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Table of Contents
Year : 2018  |  Volume : 26  |  Issue : 3  |  Page : 89-96

Reconstruction of fingertip with hypothenar free perforator flaps

1 Balikesir State Hospital, Department of Plastic Reconstructive and Aesthetic Surgery, Balikesir, Turkey
2 Konur Hospital Department of Plastic Reconstructive and Aesthetic Surgery, Bursa, Turkey

Date of Web Publication2-Jul-2018

Correspondence Address:
Daghan Dagdelen
Balikesir State Hospital, Department of Plastic Reconstructive and Aesthetic Surgery, Balikesir
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Source of Support: None, Conflict of Interest: None

DOI: 10.4103/tjps.tjps_19_18

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Introduction: In fingertip injuries where replantation is not possible, options for reconstructing the fingertip with similar type of tissue are limited. Palmar and plantar regions are the donor sites that offer similar characteristics. In this study, we aim to evaluate the clinical outcomes of the hypothenar perforator free flap from the palmar region, compare this flap with the reports available in the literature, and share our experience regarding the practicality of the flap. Patients and Methods: The two-center retrospective clinical study included 15 patients who were operated on between 1 June 2015 and 31 December 2017. All patients were analyzed according to their demographic characteristics, mode and level of injury. Perforator flaps used in fingertip reconstruction were analyzed for skin island size, number of anastomosed arteries and veins, and number of reconstructed nerves. Static and dynamic two-point discrimination tests were applied, and grip strength and pulp-to-pulp pinch measurements were performed in the 13th-month visit of each patient. Surgical results were assessed with the Michigan Hand Outcomes Questionnaire (MHQ). Results: Mean age of the 15 patients was 39.1 years (range: 27-61). While majority of the injuries were of crush type, 8 cases were classified as Ishikawa subzone 2 and 3 cases as Ishikawa subzone 1. One perforator artery and 2 veins were anastomosed in 13 cases. Neural reconstruction was performed in all of the cases. Mean dynamic two-point discrimination value was 3.0 mm (range: 2.8-3.2). Mean grip strength was 42.5 kg (range: 17.7-74.8) and mean pulp-to-pulp pinch strength was 10.7 kg (range: 5-19). MHQ results were 90% in subgroup 1, 95.3% in subgroup 2, 79.5% in subgroup 3, 92.9% in subgroup 5, and 93% in subgroup 6. Conclusion: In cases of fingertip injuries where replantation is not possible, hypothenar free perforator flaps come forth as a sophisticated reconstruction option with favorable outcomes suitable to the similar tissue principle.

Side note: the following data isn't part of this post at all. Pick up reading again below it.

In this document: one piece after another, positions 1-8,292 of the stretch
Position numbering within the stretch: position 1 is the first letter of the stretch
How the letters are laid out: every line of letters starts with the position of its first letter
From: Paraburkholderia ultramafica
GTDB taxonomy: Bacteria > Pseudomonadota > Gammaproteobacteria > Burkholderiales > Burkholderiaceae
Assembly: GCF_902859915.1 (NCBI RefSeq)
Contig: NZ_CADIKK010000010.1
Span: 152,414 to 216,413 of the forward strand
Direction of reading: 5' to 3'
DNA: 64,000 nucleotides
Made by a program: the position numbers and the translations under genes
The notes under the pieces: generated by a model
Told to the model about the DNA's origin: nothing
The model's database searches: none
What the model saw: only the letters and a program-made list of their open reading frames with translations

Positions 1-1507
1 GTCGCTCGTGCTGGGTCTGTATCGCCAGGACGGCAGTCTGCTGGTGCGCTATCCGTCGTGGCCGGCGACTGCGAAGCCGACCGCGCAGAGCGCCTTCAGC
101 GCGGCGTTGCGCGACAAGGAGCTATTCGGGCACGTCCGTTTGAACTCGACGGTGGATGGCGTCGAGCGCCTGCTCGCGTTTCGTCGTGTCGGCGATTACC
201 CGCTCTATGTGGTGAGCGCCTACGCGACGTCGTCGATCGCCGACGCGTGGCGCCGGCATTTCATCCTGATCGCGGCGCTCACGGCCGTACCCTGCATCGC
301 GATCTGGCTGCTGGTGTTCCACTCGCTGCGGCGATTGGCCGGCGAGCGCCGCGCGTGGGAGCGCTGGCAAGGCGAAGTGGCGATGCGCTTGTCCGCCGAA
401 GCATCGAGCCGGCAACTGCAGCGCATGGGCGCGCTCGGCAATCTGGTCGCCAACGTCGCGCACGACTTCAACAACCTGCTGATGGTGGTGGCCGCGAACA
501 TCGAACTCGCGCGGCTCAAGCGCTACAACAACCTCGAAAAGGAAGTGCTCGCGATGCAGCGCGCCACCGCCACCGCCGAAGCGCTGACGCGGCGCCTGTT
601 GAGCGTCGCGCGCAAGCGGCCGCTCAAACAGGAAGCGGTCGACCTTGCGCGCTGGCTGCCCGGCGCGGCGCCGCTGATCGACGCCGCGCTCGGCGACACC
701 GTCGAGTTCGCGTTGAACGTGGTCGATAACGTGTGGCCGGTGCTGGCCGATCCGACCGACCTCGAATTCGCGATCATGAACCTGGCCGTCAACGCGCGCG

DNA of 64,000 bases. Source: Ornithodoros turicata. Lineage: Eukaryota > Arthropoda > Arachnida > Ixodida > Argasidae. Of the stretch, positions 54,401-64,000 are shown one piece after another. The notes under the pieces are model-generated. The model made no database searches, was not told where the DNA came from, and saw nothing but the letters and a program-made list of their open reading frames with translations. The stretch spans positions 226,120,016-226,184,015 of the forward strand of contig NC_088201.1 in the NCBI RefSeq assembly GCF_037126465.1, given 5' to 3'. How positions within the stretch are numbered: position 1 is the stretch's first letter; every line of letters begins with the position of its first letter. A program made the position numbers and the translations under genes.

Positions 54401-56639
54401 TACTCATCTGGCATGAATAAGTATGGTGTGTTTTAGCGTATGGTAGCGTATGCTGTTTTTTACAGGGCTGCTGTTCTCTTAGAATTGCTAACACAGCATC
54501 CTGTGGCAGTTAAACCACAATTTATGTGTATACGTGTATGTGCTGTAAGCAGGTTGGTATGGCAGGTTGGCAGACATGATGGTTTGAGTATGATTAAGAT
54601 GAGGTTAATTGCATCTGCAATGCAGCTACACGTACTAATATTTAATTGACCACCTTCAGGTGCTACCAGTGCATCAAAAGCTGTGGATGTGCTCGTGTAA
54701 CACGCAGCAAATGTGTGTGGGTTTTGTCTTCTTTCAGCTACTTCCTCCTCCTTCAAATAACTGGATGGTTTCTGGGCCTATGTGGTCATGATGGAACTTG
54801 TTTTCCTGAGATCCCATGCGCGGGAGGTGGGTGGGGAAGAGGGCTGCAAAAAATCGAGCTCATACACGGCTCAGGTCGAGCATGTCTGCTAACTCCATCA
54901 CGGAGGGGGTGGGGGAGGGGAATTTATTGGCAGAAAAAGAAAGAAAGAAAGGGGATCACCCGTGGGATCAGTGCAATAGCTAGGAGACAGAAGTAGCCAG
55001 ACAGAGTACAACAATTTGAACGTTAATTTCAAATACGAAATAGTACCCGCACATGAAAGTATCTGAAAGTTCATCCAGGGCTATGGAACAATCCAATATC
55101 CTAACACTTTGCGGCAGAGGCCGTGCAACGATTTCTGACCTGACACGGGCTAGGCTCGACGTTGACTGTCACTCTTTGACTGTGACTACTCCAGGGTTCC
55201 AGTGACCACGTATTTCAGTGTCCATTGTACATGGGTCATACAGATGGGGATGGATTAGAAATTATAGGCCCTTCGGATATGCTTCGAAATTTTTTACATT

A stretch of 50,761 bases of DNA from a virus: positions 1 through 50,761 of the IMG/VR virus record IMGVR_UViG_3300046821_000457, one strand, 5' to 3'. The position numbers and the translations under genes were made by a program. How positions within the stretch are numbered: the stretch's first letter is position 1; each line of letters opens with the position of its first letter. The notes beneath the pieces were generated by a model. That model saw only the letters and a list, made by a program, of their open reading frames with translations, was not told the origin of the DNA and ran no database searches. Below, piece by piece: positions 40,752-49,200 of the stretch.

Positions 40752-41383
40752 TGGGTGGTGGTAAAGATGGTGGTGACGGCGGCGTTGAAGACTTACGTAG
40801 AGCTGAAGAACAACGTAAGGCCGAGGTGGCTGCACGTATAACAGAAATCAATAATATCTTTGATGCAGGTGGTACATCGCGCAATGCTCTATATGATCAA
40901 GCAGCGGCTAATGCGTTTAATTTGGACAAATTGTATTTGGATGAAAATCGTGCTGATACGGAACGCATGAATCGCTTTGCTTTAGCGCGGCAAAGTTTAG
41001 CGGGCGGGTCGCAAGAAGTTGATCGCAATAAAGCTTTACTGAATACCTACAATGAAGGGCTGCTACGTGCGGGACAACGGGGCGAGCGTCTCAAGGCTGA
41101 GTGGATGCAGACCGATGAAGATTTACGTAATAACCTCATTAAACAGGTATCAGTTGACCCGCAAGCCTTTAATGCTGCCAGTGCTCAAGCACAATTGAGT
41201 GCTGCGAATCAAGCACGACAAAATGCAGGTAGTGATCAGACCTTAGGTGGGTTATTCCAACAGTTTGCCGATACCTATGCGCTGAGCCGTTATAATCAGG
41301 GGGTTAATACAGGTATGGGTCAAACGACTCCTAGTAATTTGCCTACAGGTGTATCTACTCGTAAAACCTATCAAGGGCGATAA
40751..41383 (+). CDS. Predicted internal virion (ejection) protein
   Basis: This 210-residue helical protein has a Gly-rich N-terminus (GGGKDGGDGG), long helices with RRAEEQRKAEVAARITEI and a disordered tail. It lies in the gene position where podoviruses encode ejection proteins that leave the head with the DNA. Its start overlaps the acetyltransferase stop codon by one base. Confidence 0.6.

Keywords: Fingertip reconstruction, hypothenar free flap, perforator anastomosis, supermicrosurgery

How to cite this article:
Dagdelen D, Aksoy A. Reconstruction of fingertip with hypothenar free perforator flaps. Turk J Plast Surg 2018;26:89-96

How to cite this URL:
Dagdelen D, Aksoy A. Reconstruction of fingertip with hypothenar free perforator flaps. Turk J Plast Surg [serial online] 2018 [cited 2022 Aug 17];26:89-96. Available from: http://www.turkjplastsurg.org/text.asp?2018/26/3/89/235784

  Introduction Top

Injuries of the fingertip constitute a major part of the procedures performed in plastic surgery. Thanks to the advancements in microsurgery and the refinement of the techniques, reconstruction of amputated appendages has become a routine procedure when the amputated piece is available. [1] A number of fingertip reconstruction options are described in the literature for cases in which the amputated piece is missing or not suitable for replantation.